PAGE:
In Silk #1, we meet Cindy Moon, an Asian-American who was bitten by the same spider that bit Peter Parker. The first issue sets up her story nicely by introducing Cindy and giving the audience a taste of her personality and background. The fact that she shares many parallels with Spider-Man works in her favour; it seems very natural for those familiar with Peter Parker to become fans of Cindy. Although she has a lot in common with Spider-Man, Silk stands out as a refreshingly unique character in the Spiderverse.
Cindy developed adhesive fingertips and toes, the proportional strength of a spider, superhuman speed and agility, and a special organic webbing spun directly from her fingertips. Like Peter Parker, Cindy Moon works at a news outlet and covers stories about her own crime-fighting alter ego, Silk. In addition, Cindy’s boss at Fact Channel is actually J. Jonah Jameson, who was Peter’s boss at Daily Bugle.
One major difference between Cindy and Peter is that Cindy was locked away in a hermetically sealed bunker for ten years. When she was finally set free, she discovered that her family had gone missing and now she’s on a mission to figure out what happened to her parents. Although she found her brother, Albert, he has no memory of what happened to them. Albert had become involved with a gang and started using drugs, which resulted in memory loss. Since his faulty memory is a result of his former involvement with the gang, Goblin Nation, Cindy feels personally motivated to take down the Goblin King. Cindy’s personal mission makes for an interesting plot; I like that her motivation is personal and family-based, it heightens the stakes of her quest.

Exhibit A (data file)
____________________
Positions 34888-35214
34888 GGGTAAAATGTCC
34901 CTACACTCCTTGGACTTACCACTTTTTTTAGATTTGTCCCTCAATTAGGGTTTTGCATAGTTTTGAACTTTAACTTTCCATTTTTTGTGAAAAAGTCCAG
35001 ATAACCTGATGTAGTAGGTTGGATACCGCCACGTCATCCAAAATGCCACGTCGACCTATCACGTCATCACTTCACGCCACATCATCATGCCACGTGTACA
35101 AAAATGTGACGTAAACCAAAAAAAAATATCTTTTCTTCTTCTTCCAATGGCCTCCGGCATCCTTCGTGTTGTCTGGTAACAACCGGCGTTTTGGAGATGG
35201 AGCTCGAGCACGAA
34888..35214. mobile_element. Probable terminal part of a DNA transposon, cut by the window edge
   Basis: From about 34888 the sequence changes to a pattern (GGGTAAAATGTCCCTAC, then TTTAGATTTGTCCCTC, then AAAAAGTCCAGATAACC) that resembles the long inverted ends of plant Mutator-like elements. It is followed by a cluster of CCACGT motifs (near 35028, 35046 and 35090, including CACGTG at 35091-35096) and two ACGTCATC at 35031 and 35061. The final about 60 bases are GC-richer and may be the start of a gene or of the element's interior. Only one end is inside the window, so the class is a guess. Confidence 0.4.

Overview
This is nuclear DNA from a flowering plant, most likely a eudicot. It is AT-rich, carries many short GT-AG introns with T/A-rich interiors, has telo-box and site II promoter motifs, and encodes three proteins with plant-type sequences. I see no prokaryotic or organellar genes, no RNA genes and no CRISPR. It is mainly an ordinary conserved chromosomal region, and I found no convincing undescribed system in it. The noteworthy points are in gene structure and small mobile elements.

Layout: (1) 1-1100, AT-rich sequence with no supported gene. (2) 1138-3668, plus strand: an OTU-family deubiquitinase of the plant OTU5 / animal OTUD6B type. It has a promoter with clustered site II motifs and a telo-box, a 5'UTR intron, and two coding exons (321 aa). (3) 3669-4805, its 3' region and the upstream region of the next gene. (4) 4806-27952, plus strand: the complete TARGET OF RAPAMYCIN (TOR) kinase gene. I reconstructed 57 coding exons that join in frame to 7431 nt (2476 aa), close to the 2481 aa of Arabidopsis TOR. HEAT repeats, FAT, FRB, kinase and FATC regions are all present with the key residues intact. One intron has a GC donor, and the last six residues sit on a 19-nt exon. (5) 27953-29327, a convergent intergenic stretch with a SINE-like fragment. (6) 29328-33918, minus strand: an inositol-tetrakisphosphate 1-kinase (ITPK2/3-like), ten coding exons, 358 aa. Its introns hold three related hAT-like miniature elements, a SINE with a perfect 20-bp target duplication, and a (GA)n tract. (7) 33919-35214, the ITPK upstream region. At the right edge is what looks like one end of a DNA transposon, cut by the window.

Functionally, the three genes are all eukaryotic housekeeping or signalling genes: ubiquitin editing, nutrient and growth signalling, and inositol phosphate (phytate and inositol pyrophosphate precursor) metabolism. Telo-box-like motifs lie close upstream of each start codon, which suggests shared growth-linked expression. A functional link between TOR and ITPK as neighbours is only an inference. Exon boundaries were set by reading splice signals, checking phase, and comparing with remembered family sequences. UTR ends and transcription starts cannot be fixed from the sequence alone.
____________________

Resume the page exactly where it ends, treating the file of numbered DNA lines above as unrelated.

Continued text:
In this issue, Cindy stops Goblin Nation’s attempted robbery and has a run-in with Mockingbird. This was my favourite part of the issue, when Cindy made a cheesy literary joke by calling her Boo Radley. (Get it? The character from To Kill a Mockingbird.)
It appears that Cindy is working for Black Cat in order to stop Goblin Nation. However, there’s a twist at the end that reveals she’s actually still one of the good guys and is secretly working with Mockingbird. Cindy already has dual identities as news reporter and superhero, but her life as a superhero becomes even more complicated because she’s a double agent of sorts.
I find Cindy to be relatable and likeable. Seeing a woman of colour presented as a superhero is incredibly refreshing, and also, very necessary. Given the current state of whitewashing Asian roles in Hollywood, it is really uplifting to see a female superhero with monolids. She also has great personal style; she rocks a peter pan collar, has multiple ear piercings, and is self-aware of her uncoolness. She uses the word “rad” even though she knows that “nobody says ‘rad’ anymore.”
Thanks to art by Stacey Lee and Ian Herring, her personality really comes through in the details of her apartment. I was delighted to see a Sailor Moon poster on her door and a troll doll on the shelf. These are nods to the 90’s that remind us that Cindy is catching up on a decade of missed trends.
Silk #1 was released on November 25, 2015 and is written by Robbie Thompson and is available to purchase here.